Public sector professionals must ‘step up to the mark and be counted’

13 Jul 17

Public sector professionals “need to step up to the mark and be counted”, the detective involved in the Rochdale grooming case told the CIPFA conference this morning.

Maggie Oliver

Maggie Olivers address a CIPFA conference breakfast workshop on ethics

Speaking at a breakfast workshop on ethics, Maggie Oliver, a former detective constable with Greater Manchester police, gave a powerful presentation about her role in uncovering widespread child sexual abuse of vulnerable girls by older, mainly Pakistani, men and her frustration when senior officers failed to act.

Offenders were not arrested and one victim was judged to be a non-credible witness and instead indicted as a collaborator.

After spending 18 months trying to get her concerns heard, Oliver resigned from the force in order to blow the whistle.

“My two aims were to help the children I felt I’d failed and to bring this into the public domain,” she said.

“We’re 15 years on, and not one senior police officer has been held accountable. Where does that leave us as a society? You’re supposed to be able to trust a police officer.”

Oliver said when she joined the police she swore an oath to uphold moral values and fundamental human rights.

“Never did I believer I would be put in a position to do the polar opposite of that.”

She later said: “There are some things I believe we can’t compromise on and child protection is one of them.”

The session also heard from Anton Colella, chief executive of the Institute of Chartered Accountants of Scotland, who said accountants living out their five ethical principles “is the most difficult thing you’ll ever do in your life”.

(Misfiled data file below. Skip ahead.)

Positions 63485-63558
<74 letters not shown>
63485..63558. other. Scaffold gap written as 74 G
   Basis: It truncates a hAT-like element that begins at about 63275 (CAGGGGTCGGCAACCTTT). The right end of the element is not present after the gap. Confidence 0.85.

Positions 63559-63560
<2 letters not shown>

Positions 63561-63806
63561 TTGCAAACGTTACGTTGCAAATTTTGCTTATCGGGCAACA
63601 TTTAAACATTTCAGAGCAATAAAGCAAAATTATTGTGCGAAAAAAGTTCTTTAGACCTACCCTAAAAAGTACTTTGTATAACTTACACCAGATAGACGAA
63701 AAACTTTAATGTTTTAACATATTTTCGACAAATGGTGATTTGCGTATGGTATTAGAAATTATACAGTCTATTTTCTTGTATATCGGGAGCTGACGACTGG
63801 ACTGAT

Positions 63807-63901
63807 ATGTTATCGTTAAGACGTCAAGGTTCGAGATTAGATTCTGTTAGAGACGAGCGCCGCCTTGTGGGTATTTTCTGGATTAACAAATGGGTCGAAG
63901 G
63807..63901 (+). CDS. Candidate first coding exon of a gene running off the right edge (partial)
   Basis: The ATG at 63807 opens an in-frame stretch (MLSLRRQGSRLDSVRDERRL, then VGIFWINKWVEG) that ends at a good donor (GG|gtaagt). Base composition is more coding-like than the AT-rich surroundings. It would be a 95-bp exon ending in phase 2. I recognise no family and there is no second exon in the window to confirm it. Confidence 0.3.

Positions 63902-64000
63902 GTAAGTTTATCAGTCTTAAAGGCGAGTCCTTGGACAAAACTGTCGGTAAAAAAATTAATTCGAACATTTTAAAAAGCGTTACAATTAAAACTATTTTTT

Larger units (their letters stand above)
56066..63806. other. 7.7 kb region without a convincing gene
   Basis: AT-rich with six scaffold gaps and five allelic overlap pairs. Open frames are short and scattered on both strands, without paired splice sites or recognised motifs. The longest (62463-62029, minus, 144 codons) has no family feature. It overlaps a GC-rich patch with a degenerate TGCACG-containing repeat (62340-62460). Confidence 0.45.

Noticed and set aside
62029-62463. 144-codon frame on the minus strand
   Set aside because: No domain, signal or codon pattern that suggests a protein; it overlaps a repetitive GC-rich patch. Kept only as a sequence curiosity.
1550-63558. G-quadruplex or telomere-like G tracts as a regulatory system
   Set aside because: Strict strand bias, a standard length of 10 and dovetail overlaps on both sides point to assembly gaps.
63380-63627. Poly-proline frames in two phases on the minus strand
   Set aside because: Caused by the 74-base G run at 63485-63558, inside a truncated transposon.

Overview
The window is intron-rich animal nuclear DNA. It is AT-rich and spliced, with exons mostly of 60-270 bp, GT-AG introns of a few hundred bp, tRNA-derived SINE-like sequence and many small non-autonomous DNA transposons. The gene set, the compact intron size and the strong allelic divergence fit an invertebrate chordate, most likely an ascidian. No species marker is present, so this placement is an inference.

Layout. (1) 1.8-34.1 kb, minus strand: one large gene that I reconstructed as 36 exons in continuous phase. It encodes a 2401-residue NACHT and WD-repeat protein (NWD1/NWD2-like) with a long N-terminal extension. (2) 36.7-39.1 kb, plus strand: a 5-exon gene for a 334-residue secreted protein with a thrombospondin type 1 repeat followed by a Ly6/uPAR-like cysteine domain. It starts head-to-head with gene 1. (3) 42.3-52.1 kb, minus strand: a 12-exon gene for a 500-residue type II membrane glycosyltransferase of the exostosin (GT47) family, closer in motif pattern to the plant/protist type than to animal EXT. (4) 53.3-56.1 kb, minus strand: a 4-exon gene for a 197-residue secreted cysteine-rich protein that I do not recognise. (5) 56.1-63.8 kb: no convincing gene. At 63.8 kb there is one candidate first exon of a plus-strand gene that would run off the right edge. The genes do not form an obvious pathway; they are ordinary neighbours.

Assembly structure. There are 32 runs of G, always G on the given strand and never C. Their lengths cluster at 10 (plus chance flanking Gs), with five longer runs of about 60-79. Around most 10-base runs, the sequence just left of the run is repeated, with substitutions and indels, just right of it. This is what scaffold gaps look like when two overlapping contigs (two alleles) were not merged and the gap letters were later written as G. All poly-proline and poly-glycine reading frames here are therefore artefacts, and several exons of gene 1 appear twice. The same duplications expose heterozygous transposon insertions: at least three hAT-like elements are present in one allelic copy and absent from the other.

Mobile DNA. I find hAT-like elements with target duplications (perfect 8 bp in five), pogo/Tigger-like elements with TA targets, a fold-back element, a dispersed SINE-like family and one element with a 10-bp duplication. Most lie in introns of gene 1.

“We trivialise this when we train out students. We don’t teach them that living out those ethical principles could cost them everything.”

He argued for a sixth ethical principle – moral courage.

Colella said: “Moral courage is not in the big things, it’s in the small things.”

He asked delegates to consider the example they set to the young people in their teams.

“Do you spend time talking about ethical dilemmas?

“The promise we make is we will tell the truth… in time society will start to applaud honour and salute truth,” he said.

“Accountants are among the most trusted [people] in society. This is not some pie-in-the-sky vision. I believe it can become a reality.”

CIPFA issued its updated Standard of Professional Practice (SOPP) at the workshop, which is based on principles rather than rules.

The SOPP considers how threats such as self-interest and intimidation might tempt people to go against their professional principles. It also suggests some institutional safeguards that can be put in place and the personal responses that can be deployed to overcome these threats.

Margaret Pratt, a past CIPFA president, chaired this morning’s discussion. She said: “Public servants are duty bound to ensure their organisation remains financially viable, but ethics should never be undermined to achieve that end.

“Indeed, ethics should never be viewed as an added bonus, but should be at the heart of all decision making in public services. To ensure that, CIPFA has developed standards to help guide financial managers when facing ethical dilemmas.”

  • Vivienne Russell

    Vivienne Russell is managing editor of Public Finance magazine and publicfinance.co.uk

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